THIS year the organizers brought 350 animated films together, and showed special programs on the greats of Polish animation, the work of American legend Fred Crippen, highlights from Korea's Indie AniFest, two excellent CG programs from ACM Siggraph in the US, and 'focus technique' programs on hand painted animation. The only lament for any animation fan was that, with the festival running over four evenings and two full days and showing programs in two cinemas simultaneously, there was a lot to see and no way of seeing it all.
Puppetry and other forms: Australian focus
If a festival like MIAF acts as an indicator of the vibrancy of animation in Australia, then MIAF 2007 indicates that it is very vibrant indeed. Festival director Malcom Turner wasn't sure why the number of Australian entries trebled this year, but both of the resulting Australian Panoramas showed strength and variety--a satisfying way to follow on from Oscar winning animator Adam Elliot's opening of the festival.
Most films in these programs showed a strong sense of narrative, many a good sense of humour and, though stop-motion with puppets was a favoured technique, there were also some stunning CG and hand illustrated works. Whether a result of the judges' selection or simply reflecting the total entries, the Australian program split almost evenly between funny and sad stories.
Among the funny stories, Carnivore Reflux (The People's Republic of Animation/Eddie White and James Calvert, 2006), based on a humorous rhyme, seemed to get the biggest laughs. Two dealt with animals taking revenge on naughty humans, with Drained (Gav Stevenson, 2005) looking at the topical issue of water wasting. Two other chuckle-producing films were both animated interviews. From Gold to Grapes: The Story of Landsborough (Al Macinnes, 2006) was a particularly interesting work because the animation was based on drawings by the young children who had collected the oral histories in the piece.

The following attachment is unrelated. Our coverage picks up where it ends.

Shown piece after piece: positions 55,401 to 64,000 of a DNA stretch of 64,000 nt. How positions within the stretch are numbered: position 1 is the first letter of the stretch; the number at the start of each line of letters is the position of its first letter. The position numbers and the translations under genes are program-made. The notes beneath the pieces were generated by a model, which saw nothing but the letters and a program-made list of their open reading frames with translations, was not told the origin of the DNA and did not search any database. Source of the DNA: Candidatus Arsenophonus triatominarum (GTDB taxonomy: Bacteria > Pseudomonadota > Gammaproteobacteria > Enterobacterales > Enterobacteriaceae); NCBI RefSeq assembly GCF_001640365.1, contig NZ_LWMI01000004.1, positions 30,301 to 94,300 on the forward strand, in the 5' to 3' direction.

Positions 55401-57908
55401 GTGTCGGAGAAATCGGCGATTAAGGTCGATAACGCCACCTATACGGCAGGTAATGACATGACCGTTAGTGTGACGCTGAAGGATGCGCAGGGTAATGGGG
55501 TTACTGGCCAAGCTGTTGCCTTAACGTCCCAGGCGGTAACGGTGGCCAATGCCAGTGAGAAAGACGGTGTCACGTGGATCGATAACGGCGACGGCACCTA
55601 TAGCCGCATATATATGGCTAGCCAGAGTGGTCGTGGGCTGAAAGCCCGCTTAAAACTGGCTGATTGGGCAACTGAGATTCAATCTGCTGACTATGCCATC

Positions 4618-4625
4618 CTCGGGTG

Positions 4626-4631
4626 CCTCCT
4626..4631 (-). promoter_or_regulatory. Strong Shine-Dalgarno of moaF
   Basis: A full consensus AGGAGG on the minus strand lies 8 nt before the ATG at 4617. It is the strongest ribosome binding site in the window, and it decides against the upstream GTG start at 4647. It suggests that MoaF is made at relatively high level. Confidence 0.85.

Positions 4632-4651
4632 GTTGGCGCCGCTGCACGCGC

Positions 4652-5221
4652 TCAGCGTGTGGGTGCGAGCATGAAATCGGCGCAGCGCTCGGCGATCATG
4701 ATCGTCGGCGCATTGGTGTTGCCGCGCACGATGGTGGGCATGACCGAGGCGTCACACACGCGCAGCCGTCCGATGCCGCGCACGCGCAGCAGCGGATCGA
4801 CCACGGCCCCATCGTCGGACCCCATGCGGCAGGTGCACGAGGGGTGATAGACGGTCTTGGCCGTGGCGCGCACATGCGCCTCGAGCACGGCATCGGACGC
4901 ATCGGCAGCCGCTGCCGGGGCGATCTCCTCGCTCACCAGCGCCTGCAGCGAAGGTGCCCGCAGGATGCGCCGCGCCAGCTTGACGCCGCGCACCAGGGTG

Why most of the sad films were based on puppets of various types is hard to say, but The Designer (John Lewis, 2007) certainly showed how much emotion can be communicated without words, and by characters that have immobile faces. An aesthetically stunning film, with a fully realized story, it was a definite highlight of the Australian program.
There were so many good Australian films it seems unfair to mention just these few, but as a fan of 3D CG animation I have to add a comment on Emit (Fergus Donald, 2007). This film, about an old-style alarm clock wandering through a post-apocalyptic landscape, avoided the smooth surfaces that so often predominate in CG rendering of machines, and was instead bursting with texture.
It is great for the promotion of Australian animation that a highlights program, drawn from the Australian Panoramas, will be taken on the road around Australia and overseas.
A final comment on the Australian programs: while the criteria used to choose films is obviously complex, I wondered how the hundred or so animators who weren't selected felt about the inclusion of two films by one person. Were they really that much better than all those other entries?
Delight and passion: animation by students and the careers forum
The festival included four Student Programs, but the MIAF organizers might need to rename them next year to convince more people to see them. Attending the third program, I was surprised at the low turnout and even more surprised to hear organizers commenting that this had also been the case for the previous two. As these programs weren't generally competing with 'more desirable' programs, I can only assume that people were put off by the idea it was student work. This is deeply ironic if all four programs were as strong as the one I saw. Two of my favourite films from the entire festival came from this program: the touching After (Kim Noce, 2005), a claymation work that explored the dark journey through depression; and the delightful The Mystery of Pig City (Johnny Luu and Garth Jones, 2006), with its 'graphic art' style and excellent music. …